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Volume 14 , Issue 3
May/June 1999

Pages 407416


Histomorphometric Evaluation of Extraction Sockets and Deficient Alveolar Ridges Treated with Allograft and Barrier Membrane: A Pilot Study

Hyman Smukler, BDS, DMD, HDD, Luca Landi, DDS, Reza Setayesh, DMD, DMSc


PMID: 10379115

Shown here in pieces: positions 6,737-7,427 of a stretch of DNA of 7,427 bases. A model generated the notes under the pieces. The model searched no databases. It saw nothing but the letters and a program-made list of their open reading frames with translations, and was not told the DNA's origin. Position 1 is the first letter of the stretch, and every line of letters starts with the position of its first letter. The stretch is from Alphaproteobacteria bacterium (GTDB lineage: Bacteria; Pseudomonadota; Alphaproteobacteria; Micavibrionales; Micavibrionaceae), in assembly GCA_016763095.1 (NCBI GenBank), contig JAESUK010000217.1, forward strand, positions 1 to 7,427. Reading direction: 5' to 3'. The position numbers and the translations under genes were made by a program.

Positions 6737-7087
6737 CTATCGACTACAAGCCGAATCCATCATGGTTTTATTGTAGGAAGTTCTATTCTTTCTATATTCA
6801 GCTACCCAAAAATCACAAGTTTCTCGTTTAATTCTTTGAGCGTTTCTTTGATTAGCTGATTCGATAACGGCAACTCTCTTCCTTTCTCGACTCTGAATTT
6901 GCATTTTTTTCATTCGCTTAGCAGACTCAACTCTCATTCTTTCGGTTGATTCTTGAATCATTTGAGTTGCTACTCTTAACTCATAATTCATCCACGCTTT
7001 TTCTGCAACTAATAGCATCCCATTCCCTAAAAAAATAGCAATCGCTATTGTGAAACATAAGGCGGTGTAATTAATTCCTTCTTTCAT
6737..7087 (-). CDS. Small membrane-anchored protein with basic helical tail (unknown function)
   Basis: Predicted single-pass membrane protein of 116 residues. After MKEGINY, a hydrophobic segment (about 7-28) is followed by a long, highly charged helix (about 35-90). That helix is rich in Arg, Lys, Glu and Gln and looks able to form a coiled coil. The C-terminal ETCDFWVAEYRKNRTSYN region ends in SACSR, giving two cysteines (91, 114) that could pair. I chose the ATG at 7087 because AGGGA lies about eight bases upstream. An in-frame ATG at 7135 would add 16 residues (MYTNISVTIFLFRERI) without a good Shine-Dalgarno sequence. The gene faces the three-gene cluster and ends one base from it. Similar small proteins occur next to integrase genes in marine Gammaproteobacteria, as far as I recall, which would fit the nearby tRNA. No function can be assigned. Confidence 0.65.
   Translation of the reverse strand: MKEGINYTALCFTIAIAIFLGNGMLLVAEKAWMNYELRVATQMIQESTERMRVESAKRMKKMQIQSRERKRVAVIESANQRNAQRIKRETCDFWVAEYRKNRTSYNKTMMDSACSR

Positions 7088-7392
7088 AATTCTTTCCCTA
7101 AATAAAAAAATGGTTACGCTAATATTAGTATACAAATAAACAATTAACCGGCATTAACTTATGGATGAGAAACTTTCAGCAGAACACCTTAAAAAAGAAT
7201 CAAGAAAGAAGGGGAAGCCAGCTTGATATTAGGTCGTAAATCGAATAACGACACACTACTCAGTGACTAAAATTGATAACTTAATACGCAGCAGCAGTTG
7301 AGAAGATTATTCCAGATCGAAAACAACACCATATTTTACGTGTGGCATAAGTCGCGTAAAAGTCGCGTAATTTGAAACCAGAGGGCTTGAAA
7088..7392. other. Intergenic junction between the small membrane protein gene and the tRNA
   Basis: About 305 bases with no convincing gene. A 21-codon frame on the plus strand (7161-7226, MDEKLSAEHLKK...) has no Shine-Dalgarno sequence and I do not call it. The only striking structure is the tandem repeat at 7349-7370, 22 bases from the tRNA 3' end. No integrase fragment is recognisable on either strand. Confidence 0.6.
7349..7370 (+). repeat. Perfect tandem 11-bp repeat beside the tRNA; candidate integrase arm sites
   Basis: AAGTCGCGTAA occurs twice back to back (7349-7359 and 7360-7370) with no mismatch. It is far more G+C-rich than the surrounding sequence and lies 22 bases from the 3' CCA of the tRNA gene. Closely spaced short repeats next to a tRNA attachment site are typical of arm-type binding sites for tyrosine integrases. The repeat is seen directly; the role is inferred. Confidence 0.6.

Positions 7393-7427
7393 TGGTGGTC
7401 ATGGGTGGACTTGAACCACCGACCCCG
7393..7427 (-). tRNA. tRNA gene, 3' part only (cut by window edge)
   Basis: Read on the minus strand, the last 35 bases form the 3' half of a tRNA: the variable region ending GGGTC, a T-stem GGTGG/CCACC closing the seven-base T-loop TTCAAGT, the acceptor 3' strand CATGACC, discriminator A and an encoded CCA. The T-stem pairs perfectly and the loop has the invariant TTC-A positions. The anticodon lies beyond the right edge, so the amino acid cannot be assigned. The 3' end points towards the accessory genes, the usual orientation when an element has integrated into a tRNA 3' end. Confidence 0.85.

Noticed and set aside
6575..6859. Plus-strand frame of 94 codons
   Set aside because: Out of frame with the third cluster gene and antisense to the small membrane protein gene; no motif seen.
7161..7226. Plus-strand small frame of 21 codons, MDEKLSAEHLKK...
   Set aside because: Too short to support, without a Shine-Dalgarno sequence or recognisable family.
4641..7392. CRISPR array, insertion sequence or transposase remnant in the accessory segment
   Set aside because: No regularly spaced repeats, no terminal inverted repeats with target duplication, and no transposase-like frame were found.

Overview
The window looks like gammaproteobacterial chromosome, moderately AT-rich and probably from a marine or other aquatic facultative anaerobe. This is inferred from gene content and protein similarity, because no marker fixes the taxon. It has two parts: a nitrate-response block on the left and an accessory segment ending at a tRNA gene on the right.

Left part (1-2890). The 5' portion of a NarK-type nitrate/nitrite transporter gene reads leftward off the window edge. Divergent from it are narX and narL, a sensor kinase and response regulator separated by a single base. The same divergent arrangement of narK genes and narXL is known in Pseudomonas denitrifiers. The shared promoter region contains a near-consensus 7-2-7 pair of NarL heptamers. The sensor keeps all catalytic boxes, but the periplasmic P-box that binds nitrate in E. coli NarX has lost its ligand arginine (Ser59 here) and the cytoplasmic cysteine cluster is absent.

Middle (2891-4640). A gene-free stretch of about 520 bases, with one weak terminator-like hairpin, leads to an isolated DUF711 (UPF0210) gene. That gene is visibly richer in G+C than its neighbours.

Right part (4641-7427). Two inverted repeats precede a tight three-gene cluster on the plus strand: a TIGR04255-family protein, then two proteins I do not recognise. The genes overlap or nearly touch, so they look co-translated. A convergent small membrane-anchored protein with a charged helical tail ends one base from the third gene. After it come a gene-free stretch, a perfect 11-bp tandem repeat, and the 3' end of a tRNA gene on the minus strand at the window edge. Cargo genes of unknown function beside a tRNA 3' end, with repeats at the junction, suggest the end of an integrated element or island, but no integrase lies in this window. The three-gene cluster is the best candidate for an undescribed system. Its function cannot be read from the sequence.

The aim of the study was to determine the fate of demineralized freeze-dried bone allograft (DFDBA) used in conjunction with a barrier membrane in the management of extraction sockets and deficient alveolar ridges, and to compare the amount of bone formed with that found in untreated sites. Ten biopsies were obtained from 8 grafted patients. Five biopsies were harvested from untreated sites during routine implant placement and analyzed for comparison. In the socket management procedure, DFDBA was packed tightly into the socket and covered with an expanded polytetrafluoroethylene (e-PTFE) membrane. Primary closure was achieved in all cases. In the ridge regeneration procedure, cortical columns were placed in the ridge projecting outward approximately 3 mm to create and maintain space for DFDBA particles packed between them; the columns were then covered by an e-PTFE membrane. Healing time ranged from 8 to 23 months. At the time of implant placement, bone cores (7 mm X 2 mm) were harvested, fixed in 10% formalin solution, and prepared for histologic examination. At the light microscopic level, no inflammation or fibrous encapsulation was observed. New bone formation on and around DFDBA particles was widespread. Histomorphometric analysis of the grafted specimens and untreated sites was carried out using the trabecular bone volume (TBV) index. The TBV in the maxillary test specimens was 55.03%, as compared to 57.33% of control cores. Unaltered DFDBA made up 8.7% of the test specimens. In the mandibular biopsies, the TBV was 56.6%, while for the controls it was 40.9%. The volume of DFDBA still present was 2.45%. The results tended to indicate that treatment with DFDBA in conjunction with cell occlusive membranes will result in new bone formation, predominantly by the process of conduction, which appears to be similar in amount and nature to that found in cores harvested from healed nonfunctional edentulous areas. (Int J Oral Maxillofac Implants 1999;14:407416) Key words: deficient ridges, demineralized freeze-dried bone allograft, extraction sockets, guided bone regeneration, histomorphometry, osteoconduction


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